Category Archives: Work and Studying

Simply The Boss …

mugJust when I think my life is bad, The Boss proves me completely wrong.

Not only is he juggling three jobs at the moment, he is also without a van, his phone and his hair.

I’ll explain:

A few weeks ago he was in a crash at a notorious roundabout. Luckily no one was badly hurt and it wasn’t his fault (it was an 84-year old, on his way to his birthday party, poor thing).

Sadly, his beautifully sign-written van (designed by moi) is a write-off and was sent to the Crusher Yard last week – a day of sad reflection for us all.

So he hired an interim van after much grumbling about lack of shelf space and roof rack. Last week he had to sort out the plasterer at one of the jobs, left his phone on the dashboard for a minute (d’oh) and came back to find the van broken into, the phone gone and half his tools as well.

As if that wasn’t bad enough, after sporting a Donald Trump-esque haircut for a while, he went to a new hairdressers and came out with a razor-thin cut, looking like someone I saw recently on Crimewatch.

And finally, to top it all, he’s had to put up with me going through an MS floaty-exacerbation-of-symptoms.

I worry about him.

At work today, I tripped over countless times. I took ten minutes to doze in the corner. All the while, he was on my phone, sorting out a new van, chasing up his new phone and working out which tools have been taken. He collects them as a hobby so this in itself was a monumental task.

Anyway, as I was packing up to leave, he said he’d worked out a plan for the week and ran through it for me. I gently reminded him I was having a blood test on Wednesday and seeing my neurologist on Friday, so wouldn’t be in work those days.

I left pretty sharpish.

As I got in my car, The Teenager sent me a text, ‘Sixth form party tonight, can you iron my jeans? Can I have some money?’

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The One When I Argue With a Mini-Digger …

miniI love my job (the boss may read this).

It’s quite sedentary, excellent for an MSer, working as a project manager on a building site.

I deal with architectural plans on room-sized paper print-outs, customer’s wishes and all the rest that this job entails, mostly keeping the neighbours happy. I sort out who should be where, when and why. And if they’re not, why not?

My boots may be muddy but I enjoy pontificating, pointing and generally positing from an elevated position.

And so it was this week. I directed our newest recruit to the sewage drain and explained the brick-y stuff to our very handsome builder – not for nothing he’s known as ‘Handsome Dave’.

The Boss was happy; we had a newly-delivered mini-digger and dumper. I won’t boast, but I’m pretty good on the mini-digger (I get to sit down all day, what’s not to love?). There’s even a space on the dashboard for a cup of coffee, if I’m careful.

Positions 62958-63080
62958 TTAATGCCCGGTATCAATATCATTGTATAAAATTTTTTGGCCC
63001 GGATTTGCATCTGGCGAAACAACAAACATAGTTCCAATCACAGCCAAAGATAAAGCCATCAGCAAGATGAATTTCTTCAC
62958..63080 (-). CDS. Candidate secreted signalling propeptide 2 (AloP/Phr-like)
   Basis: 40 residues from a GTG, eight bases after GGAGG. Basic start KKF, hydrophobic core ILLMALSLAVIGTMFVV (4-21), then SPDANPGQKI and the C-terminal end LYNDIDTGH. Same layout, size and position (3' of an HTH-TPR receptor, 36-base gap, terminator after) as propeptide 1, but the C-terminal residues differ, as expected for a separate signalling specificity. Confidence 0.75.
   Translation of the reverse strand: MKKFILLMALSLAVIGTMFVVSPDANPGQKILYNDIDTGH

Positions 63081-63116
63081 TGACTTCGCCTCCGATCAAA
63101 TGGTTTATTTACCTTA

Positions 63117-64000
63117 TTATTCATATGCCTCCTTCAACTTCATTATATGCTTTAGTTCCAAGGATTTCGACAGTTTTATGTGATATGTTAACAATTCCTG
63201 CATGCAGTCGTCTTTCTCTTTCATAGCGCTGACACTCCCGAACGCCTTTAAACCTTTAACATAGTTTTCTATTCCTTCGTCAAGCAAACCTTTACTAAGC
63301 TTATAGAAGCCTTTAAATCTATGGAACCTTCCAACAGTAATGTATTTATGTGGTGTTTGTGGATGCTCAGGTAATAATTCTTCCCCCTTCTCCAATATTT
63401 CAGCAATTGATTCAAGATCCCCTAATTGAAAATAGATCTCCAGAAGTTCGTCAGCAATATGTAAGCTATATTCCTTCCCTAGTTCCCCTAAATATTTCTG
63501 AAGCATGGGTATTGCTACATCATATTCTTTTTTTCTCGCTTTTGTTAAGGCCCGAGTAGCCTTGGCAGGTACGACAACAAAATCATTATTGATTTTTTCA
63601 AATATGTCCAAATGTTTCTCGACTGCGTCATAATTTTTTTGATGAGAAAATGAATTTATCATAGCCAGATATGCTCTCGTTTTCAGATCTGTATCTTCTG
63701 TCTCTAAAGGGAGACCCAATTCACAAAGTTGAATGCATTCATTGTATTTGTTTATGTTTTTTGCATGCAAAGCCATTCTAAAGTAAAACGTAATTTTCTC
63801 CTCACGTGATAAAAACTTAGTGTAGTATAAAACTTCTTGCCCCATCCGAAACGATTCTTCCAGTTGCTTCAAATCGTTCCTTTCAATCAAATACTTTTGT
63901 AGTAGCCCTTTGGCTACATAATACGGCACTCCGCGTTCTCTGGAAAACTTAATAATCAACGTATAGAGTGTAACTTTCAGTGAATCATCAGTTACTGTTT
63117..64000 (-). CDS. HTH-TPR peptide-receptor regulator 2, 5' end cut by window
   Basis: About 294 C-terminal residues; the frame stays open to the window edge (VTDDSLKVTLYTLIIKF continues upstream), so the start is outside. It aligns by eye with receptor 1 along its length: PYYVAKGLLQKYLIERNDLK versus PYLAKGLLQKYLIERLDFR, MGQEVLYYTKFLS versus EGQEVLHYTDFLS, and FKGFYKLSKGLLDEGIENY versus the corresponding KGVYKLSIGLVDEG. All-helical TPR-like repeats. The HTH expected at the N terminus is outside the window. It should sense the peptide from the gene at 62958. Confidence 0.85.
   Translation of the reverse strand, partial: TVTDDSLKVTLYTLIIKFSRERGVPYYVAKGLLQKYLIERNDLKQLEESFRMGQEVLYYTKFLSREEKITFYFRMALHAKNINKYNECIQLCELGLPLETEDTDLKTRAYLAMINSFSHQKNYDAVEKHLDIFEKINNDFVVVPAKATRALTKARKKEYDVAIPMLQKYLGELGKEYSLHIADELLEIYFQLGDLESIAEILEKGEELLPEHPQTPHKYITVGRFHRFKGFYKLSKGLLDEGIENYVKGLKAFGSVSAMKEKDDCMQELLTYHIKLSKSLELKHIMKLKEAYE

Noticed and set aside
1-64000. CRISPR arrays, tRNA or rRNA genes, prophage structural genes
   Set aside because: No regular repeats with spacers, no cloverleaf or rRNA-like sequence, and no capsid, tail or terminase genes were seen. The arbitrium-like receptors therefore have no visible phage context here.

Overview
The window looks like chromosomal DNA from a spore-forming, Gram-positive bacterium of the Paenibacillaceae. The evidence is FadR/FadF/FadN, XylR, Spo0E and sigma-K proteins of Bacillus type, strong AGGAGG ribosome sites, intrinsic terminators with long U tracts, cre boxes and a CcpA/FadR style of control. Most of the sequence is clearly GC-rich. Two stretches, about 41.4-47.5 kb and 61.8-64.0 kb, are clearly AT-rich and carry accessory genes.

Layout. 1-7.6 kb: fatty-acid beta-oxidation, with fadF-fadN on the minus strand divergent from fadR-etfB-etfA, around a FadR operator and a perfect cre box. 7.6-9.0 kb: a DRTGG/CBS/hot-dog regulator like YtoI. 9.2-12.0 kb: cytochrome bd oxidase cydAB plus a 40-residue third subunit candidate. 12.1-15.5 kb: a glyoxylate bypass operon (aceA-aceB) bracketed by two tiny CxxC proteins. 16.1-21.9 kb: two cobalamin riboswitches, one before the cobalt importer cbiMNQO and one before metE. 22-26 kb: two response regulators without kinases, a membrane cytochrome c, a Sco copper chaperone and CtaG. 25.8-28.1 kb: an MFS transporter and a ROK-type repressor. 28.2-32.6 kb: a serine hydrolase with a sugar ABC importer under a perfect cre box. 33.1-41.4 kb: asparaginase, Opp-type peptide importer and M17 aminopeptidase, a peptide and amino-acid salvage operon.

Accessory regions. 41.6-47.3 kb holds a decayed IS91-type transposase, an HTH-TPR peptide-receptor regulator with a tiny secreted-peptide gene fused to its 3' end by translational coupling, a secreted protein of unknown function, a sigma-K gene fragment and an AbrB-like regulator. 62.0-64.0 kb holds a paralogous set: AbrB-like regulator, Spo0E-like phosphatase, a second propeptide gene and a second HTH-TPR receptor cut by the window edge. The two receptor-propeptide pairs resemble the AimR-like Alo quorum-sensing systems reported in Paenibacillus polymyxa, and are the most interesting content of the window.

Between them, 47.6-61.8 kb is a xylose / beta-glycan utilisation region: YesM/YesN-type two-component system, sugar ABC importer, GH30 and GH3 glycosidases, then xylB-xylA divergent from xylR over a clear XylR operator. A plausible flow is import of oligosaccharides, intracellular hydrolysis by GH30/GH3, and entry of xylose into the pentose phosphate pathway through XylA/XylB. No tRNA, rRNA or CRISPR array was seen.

So far, so good. I sat down, showed off a little, then a bit more. Swing. Swoop. Swing. Get me.

I was trucking along, then paused when I had to take the mini-dumper to the pile at the front. Easy.

Problem was, it had rained. I tried my hardest, got the pile of mud to the bigger pile of mud out the front, positioned it carefully, and just as I was about to tip the contents, the dumper went all wibbly and started to fall.

What would you do?

If you’re me, you try to catch it as it’s falling.

So, I did.

Massive burn on my arm. Extremely painful.

I have a handy tip – never try to catch a one-tonne piece of equipment. I ended up at my Doctor’s, muddy boots removed and carried through the surgery when I explained what had happened.

‘Um, yes, I tried to catch a falling mini-digger. Is it bad? Ah. Really? Ah. Infected Right. I see?’

Long story short, I was soldiering on – I waited four days until the burn was so bad even the apprentice asked my why I hadn’t had it checked out.

As I apply the latest plaster and take the antibiotic, I still think I’m lucky that I have a job I love, despite the … setback …

In other news, I have written an extra 1,ooo words of my Master’s …

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I (Heart) My Boss

grand prixRemember everything mean I’ve ever said about my boss?

I take it all back.

Last year I tagged along to the Austrian Grand Prix with him – which had more to do with me having lived in Austria for two years, speaking the lingo (lol) and sharing the drive (yes, we drove, from Cardiff to Graz).

I’m not a petrol-head by any stretch of the imagination and spent most of the race in Austria tugging on the boss’s arm, asking, ‘where’s the loos?’, ‘why’s that car crashed?’, ‘when does it get to the exciting bit?’ and ‘can we go home now?’.

This year is different. He was toying with various Grand Prix locations, weighing up the prices. He worked out it was only a couple of hundred quid more to have me go along with him, than for him to go as a single traveller. Knowing that I was adept at travelling and scanning a guide book in the blink of an eye, he has asked me to accompany him to his Grand Prix of choice this year.


Sing-a-blooming-pore. Ah. No way. Absolutely no way. 31 degrees in September? I really don’t think so.

I said to him, ‘that’s soooo sweet of you, you know, to organise this ‘works do’. I mean, most boss’s are happy with a Christmas party at the local Carvery. Erm, have you thought about Belgium? Very clement, I hear.’

‘D’uh, we drove through Belgium on the way back from Austria last year. I’m striking out, being more adventurous. Just like you advised me to do?’.

‘Er, boss, when I said ‘adventurous’, I meant, perhaps going to Sainsbury’s for your ready-meals rather than Tesco’s?’

‘Yeah, well, I like Singapore Fried noodles, so it was pretty much a safe bet’.


‘Listen. You in? Or you out? I’m paying?’

‘Well, when you put it that way, erm, yup, it sounds, erm, pretty amazing’ (googles Dengue Fever quickly).